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Riske, Alison

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Andy Murray is a Wimbledon legend. In 2013, he became the first British man to win The Championships since Fred Perry in 1936. But Murray’s first breakthrough at the The All England Club came in a 2006 match he didn’t expect to win.Murray, who was competing in the main draw without a wild card for the first time, advanced to the third round on the hallowed grass. But he admitted his next opponent, third seed Andy Roddick, would be difficult to beat.“He's definitely a big favourite to win,” Murray said.The Brit defeated Roddick earlier that year in the San Jose semi-finals. But this was different, competing against a former Grand Slam champion on one of tennis’ grandest stages in best-of-five sets. Roddick had reached back-to-back finals at Wimbledon in 2004 and 2005.“I think grass is definitely his best surface,” Murray said. “I don't know if there is a good time to play Roddick on grass.”From 2003-05, Roddick didn’t lose a set in the third round at The Championships. But Murray put on a stunning counter-punching display to oust the favourite 7-6(4), 6-4, 6-4."I think that's got to be my best win," Murray told the BBC after the match. "Beating a two-time Wimbledon finalist, former world number one and Grand Slam champion on Centre Court in three sets."I feel bad for Andy, he's such a great guy and a really good champion, and it's a shame I had to win against him."Murray earned a spot in the second week of a Grand Slam for the first time, saving 11 of the 12 break points he faced in a two-hour, 31-minute victory.“I don't know if he had a lot to lose,” Roddick said. “The way I see it, it was pretty much all gravy for him.”The World No. 44 had an answer for everything Roddick threw at him except for the American’s 21 aces. If the big-serving righty didn’t paint the lines, Murray managed to push returns deep into the court. Roddick punished forehand after forehand to force the teen well behind the baseline, but he struggled to put the home favourite away.“Are my spirits dampened? Hell yeah, they're dampened. I just lost [in the] third round of Wimbledon after making it to the semis, final [and] final the past three years,” Roddick said. “I'm very disappointed. I'm not happy. I'm mad. Disappointed, whatever other adjectives you want to throw out there.”Murray lost in the next round against Marcos Baghdatis, but he proved his ability to compete against top opposition on a big stage. He claimed his first Grand Slam title at the 2012 US Open, before emerging victorious at Wimbledon in 2013 and 2016.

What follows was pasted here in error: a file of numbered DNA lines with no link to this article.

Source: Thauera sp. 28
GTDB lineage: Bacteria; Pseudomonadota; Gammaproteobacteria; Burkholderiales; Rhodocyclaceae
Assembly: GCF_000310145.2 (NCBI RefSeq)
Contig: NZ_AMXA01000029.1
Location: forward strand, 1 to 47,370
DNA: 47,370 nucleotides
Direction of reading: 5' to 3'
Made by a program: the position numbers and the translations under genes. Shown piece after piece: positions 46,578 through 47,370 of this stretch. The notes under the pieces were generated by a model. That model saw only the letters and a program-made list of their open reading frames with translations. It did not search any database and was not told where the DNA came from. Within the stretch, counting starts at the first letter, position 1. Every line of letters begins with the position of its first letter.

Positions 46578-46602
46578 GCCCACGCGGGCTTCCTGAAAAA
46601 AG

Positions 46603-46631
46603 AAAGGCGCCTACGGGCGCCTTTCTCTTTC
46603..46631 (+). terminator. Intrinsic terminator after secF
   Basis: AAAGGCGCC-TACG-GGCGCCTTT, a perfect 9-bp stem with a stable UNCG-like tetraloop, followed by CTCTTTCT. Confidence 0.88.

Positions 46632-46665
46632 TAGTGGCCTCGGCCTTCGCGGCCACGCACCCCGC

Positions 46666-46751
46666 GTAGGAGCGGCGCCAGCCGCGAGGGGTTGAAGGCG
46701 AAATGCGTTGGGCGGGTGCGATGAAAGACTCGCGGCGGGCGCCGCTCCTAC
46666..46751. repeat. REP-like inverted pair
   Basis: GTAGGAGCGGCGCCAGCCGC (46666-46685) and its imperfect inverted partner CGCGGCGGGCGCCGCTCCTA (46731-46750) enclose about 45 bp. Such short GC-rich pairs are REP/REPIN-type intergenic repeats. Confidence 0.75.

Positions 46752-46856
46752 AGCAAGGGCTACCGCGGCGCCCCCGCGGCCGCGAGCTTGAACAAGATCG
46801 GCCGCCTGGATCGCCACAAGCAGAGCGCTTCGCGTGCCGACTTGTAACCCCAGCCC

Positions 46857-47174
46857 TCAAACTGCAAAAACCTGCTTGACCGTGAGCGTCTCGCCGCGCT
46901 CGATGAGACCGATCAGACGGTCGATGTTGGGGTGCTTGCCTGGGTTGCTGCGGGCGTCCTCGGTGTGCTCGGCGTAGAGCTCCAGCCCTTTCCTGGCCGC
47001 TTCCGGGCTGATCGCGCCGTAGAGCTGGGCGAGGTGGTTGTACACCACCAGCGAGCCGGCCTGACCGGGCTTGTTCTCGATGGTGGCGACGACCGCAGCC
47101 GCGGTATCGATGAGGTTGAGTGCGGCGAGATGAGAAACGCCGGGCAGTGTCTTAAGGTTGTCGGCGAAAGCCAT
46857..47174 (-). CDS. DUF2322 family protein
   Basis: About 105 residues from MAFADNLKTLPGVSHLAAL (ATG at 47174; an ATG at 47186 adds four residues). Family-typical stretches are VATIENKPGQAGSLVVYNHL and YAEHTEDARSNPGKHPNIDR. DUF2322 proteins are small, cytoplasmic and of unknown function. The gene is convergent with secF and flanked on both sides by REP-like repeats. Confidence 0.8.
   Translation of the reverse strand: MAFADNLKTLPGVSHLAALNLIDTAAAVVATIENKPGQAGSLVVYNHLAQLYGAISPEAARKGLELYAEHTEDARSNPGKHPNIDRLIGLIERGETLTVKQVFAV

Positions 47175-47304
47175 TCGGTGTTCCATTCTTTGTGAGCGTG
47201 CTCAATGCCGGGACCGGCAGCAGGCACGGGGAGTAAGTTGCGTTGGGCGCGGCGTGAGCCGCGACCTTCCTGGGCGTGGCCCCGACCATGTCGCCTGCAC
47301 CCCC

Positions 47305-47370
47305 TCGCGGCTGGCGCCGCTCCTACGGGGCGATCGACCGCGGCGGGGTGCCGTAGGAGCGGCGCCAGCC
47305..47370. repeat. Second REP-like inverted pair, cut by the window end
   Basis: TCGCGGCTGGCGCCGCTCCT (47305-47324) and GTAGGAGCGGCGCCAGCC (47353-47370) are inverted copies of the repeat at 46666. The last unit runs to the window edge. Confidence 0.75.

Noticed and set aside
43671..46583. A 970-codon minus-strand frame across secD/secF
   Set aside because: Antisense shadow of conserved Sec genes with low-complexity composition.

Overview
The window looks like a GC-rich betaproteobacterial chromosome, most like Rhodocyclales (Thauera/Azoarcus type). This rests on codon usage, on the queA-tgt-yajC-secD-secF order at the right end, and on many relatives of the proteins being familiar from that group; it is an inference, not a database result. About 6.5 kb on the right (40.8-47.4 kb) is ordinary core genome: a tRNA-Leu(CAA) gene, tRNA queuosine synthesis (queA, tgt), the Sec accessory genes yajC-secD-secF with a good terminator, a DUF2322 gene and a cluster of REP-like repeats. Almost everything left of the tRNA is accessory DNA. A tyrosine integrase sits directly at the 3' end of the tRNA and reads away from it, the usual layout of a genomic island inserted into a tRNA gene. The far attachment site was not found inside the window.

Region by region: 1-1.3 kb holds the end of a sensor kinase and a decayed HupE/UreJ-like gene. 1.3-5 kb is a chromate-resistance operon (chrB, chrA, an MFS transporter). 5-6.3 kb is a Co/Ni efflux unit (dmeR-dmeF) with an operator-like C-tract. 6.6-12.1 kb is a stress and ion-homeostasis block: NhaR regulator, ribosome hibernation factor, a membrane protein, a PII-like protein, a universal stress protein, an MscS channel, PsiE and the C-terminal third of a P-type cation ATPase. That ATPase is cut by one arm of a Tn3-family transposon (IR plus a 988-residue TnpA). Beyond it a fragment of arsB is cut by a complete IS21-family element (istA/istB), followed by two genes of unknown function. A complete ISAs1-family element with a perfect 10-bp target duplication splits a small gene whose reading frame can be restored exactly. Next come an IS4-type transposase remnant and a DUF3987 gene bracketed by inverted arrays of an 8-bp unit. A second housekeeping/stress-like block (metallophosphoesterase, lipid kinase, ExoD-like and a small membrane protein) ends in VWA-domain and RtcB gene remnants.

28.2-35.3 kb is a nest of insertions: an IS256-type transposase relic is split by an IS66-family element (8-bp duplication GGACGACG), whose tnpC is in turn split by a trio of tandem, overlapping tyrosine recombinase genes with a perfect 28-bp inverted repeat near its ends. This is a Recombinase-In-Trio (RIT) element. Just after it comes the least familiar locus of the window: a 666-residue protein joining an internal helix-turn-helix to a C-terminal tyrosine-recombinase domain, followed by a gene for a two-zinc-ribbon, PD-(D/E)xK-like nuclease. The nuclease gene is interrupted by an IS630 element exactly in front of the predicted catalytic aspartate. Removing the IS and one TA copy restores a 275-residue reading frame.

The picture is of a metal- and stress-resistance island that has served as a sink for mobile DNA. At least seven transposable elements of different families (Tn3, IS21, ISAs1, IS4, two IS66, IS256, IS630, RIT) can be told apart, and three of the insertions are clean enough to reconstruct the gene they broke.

Boris Becker won Wimbledon in 1985 aged 17, becoming the youngest champion in tournament history. That record still stands today. But the teenager’s breakthrough nearly came to a screeching halt well before he lifted the trophy.Entering the tournament, World No. 20 Becker was unseeded, as there were only 16 seeds until 2001. He was a hot prospect, though. The German teen arrived at the All England Club fresh off his first ATP Tour title run at Queen’s Club, where he upset Pat Cash and Johan Kriek among others. Could Becker translate that success to the grandest grass-court stage in tennis? For a time, it looked like the answer was “no”."I got a lot of luck on the way to the final," Becker told ATPTour.com.The German was on the brink of elimination in the third round against seventh seed Joakim Nystrom, who had recently made the Roland Garros quarter-finals. It was the 22-year-old’s fourth appearance in The Championships, and he rallied from two sets to one down against Becker to serve for the match at 5-4 in the fifth.Becker crushed a cross-court backhand return winner to get back on serve, but Nystrom again earned a chance to serve out the match at 6-5. Becker just missed in the first point of the game, but he showed great resiliency to win the next four points to again stave off elimination.Eventually, the teen battled past Nystrom, clinching a 3-6, 7-6, 6-1, 4-6, 9-7 victory with a backhand chip-and-charge approach on match point. Becker was into his first Wimbledon quarter-final in only his second appearance.“There are a lot of good guys who could win this tournament,” Becker said. “Maybe I am one of them. I don’t know.”“He won’t win Wimbledon, not this year,” Nystrom said.[ATP HERITAGE]Becker survived a dance with defeat in the fourth round, overcoming a fourth-set ankle injury — which almost forced him to retire — to squeak past Tim Mayotte in five sets. The German then went on to beat Henri Leconte, Anders Jarryd and Kevin Curren in four sets apiece for a career-launching victory.The dream run could have come to an end more than a week earlier in the third round. But Becker found a way to survive against Nystrom, never looking back."At Wimbledon, I played the best grass court match of my life,” Nystrom said. “He still beat me.”Wimbledon was not only where he broke through, but where he enjoyed the most success. The German reached the final in six of seven years from 1985-1991, and also in 1995, winning the title three times. Perhaps most famously, Becker played Stefan Edberg in three consecutive finals at The Championships from 1988-1990, triumphing in 1989.

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